Exactly 11 years ago, the first Bitcoin was mined. Today, more than 18 million of the 21 million total Bitcoin are in circulation, and more miners are contributing to the network than ever.
Bitcoin's hash rate has steadily increased over the last 12-months, and just days in 2020, it reached previously unseen levels. On Thursday evening, Bitcoin's hash rate hit a record high of 120 quintillion hashes per second on Blockchain.com.
Good for Bitcoin
In short, the hash rate measures the speed of Bitcoin miners. As Bitcoins are created, each block is "hashed" or verified before it's added to the blockchain. For this to happen, a computer needs to crack a complex mathematical equation. The hash rate measures the number of times per second the network attempts to complete this equation.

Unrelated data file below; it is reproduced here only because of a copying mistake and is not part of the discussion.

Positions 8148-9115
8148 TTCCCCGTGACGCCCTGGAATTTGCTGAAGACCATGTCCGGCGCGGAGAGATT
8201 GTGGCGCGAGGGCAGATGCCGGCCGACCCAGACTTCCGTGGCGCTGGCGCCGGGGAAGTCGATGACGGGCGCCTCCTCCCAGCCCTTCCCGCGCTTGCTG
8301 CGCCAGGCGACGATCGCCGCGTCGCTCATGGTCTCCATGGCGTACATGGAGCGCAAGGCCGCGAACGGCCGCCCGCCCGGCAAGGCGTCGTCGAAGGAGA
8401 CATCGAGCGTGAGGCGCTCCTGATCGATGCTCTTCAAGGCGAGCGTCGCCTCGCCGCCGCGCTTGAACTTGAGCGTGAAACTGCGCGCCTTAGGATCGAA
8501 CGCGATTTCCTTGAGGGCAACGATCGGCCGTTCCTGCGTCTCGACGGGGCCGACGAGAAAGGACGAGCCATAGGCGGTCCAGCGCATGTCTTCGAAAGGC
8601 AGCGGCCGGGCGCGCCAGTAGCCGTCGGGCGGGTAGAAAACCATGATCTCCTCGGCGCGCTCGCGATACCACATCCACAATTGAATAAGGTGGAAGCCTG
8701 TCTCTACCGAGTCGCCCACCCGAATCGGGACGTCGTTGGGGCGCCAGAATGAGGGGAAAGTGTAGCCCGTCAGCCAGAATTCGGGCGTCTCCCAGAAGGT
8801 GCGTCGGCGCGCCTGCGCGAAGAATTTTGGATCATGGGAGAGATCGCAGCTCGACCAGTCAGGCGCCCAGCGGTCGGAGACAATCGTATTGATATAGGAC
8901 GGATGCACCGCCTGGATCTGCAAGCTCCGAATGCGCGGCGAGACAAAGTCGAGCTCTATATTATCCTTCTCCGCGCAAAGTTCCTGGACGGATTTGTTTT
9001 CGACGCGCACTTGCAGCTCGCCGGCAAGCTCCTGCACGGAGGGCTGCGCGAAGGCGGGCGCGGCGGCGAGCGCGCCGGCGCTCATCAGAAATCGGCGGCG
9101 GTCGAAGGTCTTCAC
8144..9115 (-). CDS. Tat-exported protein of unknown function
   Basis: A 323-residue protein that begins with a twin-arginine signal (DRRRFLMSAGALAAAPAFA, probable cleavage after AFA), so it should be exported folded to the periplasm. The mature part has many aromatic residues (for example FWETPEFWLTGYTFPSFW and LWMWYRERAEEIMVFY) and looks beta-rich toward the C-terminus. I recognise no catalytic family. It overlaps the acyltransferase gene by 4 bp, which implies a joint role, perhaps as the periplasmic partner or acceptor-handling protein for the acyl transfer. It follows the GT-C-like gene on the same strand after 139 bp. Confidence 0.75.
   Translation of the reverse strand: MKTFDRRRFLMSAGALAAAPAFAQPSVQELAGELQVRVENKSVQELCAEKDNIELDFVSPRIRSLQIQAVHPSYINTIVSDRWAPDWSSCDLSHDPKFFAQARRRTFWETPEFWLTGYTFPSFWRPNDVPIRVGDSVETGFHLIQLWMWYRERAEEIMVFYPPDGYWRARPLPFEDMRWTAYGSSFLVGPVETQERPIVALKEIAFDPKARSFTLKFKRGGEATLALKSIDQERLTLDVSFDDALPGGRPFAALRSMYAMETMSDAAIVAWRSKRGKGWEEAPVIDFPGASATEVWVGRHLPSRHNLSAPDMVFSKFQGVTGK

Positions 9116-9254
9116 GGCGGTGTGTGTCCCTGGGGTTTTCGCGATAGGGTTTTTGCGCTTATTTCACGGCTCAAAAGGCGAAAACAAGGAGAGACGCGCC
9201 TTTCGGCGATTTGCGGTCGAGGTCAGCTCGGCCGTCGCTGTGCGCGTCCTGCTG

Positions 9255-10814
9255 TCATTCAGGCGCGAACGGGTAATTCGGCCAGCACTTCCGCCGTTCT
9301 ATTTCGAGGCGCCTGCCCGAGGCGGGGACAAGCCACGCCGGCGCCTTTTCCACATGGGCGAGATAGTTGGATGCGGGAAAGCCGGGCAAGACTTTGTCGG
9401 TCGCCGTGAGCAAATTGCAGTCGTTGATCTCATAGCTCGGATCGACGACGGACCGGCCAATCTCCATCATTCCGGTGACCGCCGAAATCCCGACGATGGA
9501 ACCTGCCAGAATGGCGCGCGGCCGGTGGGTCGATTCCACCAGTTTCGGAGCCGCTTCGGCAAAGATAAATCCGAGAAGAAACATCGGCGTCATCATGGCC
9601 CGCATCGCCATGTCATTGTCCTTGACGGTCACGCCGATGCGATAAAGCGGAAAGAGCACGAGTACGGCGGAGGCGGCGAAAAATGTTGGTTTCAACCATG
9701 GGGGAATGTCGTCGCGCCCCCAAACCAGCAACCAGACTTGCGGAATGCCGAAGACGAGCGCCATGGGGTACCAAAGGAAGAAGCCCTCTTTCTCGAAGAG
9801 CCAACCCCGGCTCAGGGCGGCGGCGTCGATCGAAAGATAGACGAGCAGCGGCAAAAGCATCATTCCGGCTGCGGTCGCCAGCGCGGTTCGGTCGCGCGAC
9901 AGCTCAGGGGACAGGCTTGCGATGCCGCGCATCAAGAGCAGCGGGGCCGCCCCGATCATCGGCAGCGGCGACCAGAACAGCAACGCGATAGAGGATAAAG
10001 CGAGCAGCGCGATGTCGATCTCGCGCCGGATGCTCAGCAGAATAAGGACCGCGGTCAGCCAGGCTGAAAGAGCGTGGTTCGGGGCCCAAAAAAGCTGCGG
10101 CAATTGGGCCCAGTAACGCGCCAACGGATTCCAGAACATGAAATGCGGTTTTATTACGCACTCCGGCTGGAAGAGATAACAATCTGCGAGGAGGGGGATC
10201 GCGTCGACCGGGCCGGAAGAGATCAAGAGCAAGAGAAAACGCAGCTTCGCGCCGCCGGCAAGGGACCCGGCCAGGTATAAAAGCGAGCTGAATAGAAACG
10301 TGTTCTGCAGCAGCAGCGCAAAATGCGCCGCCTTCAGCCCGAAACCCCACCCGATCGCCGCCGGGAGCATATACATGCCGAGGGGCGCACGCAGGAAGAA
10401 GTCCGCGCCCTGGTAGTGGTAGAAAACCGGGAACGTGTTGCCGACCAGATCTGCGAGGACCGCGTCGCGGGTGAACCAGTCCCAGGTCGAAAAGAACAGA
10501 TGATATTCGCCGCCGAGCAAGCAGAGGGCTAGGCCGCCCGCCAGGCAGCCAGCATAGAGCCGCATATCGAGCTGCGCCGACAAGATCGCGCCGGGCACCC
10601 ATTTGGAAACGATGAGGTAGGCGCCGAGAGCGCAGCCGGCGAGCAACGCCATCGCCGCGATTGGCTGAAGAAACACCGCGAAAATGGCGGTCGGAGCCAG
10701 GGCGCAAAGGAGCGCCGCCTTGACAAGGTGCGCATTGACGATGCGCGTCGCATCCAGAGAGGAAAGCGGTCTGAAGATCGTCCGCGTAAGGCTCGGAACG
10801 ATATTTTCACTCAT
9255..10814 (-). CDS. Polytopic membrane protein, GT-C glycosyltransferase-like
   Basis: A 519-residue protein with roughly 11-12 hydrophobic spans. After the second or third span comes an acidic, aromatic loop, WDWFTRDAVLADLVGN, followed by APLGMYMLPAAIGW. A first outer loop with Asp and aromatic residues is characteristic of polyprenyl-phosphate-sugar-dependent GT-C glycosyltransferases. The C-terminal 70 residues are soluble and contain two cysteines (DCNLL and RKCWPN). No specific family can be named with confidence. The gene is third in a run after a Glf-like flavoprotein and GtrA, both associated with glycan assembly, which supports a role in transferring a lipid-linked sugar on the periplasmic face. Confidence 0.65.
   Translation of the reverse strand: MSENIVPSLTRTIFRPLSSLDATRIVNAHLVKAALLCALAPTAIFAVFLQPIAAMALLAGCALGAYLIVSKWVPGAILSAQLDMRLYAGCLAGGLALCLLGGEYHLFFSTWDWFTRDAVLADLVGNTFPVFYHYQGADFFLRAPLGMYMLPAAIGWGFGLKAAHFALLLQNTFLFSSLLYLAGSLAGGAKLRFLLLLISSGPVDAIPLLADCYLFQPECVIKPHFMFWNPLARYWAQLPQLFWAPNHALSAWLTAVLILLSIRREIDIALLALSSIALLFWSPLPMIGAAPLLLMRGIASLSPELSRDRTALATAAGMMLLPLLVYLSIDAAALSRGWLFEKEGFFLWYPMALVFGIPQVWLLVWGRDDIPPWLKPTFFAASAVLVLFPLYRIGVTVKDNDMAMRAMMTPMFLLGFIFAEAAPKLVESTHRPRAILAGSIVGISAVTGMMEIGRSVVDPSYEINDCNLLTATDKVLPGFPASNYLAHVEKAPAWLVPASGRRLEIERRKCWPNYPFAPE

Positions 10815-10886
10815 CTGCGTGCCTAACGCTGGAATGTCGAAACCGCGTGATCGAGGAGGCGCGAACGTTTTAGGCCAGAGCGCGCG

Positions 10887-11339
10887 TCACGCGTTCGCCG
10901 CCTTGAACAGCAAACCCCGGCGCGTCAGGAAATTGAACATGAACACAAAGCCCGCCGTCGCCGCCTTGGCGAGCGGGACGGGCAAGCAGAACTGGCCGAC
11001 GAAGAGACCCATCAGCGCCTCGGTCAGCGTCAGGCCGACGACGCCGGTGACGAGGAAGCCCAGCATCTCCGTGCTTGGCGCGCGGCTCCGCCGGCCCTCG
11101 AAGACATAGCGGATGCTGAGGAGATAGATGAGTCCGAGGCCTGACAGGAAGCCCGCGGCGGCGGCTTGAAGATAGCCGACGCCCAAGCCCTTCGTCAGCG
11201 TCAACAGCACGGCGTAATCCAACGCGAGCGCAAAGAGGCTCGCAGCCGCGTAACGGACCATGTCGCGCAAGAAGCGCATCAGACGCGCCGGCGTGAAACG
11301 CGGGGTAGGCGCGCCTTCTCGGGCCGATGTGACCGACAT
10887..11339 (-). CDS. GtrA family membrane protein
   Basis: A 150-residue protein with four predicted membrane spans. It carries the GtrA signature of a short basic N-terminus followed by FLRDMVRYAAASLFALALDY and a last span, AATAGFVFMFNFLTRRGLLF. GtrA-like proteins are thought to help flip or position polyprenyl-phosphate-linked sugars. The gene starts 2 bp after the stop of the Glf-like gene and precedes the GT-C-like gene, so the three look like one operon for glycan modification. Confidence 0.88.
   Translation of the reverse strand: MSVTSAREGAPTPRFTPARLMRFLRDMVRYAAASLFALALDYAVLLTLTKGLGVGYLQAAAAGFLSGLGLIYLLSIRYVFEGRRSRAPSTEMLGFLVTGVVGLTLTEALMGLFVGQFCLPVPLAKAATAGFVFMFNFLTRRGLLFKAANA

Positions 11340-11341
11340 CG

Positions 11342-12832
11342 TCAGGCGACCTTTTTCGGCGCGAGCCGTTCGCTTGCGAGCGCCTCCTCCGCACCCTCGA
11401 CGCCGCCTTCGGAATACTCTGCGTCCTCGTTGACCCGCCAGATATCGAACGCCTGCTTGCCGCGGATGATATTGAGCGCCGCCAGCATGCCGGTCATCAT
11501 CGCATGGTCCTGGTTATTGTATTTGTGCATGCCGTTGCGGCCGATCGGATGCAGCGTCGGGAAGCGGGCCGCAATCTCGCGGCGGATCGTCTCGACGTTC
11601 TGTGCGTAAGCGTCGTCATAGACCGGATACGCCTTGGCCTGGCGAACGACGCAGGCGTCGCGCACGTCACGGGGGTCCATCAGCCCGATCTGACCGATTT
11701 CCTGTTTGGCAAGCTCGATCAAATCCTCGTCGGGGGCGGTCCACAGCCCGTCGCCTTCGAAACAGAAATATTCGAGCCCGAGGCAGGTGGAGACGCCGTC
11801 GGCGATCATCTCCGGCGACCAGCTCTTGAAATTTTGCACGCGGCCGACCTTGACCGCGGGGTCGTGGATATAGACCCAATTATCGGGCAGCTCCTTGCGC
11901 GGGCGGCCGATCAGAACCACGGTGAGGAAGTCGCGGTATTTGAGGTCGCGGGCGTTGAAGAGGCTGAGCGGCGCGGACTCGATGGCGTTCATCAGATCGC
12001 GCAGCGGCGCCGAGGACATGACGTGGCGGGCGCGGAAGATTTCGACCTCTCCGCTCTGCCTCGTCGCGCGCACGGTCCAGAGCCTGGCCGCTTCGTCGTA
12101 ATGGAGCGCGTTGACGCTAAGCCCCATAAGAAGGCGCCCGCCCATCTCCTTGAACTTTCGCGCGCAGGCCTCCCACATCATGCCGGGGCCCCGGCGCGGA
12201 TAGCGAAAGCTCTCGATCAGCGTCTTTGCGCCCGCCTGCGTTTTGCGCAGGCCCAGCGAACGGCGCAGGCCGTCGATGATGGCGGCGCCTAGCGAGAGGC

A high hash rate makes the network more secure, protecting it from the threat of a 51-percent attack. It also shows that miners are doubling down, investing more power to produce more Bitcoin, despite recent price declines.
Some analysts believe that Bitcoin's price will rise as hash rates continue to increase, pointing to the positive correlation between the two in previous bull runs. Following this week's all-time high, BTC spiked 7% in just a few hours. After dropping to a low of $6,873 on Voyager, Bitcoin recovered its losses, hitting a high of $7,365 Friday morning.
It's too soon to tell if the increased hash rate is to blame for Bitcoin's price spike, but either way, it signals increased interest from miners and piles extra pressure on BTC to be profitable.
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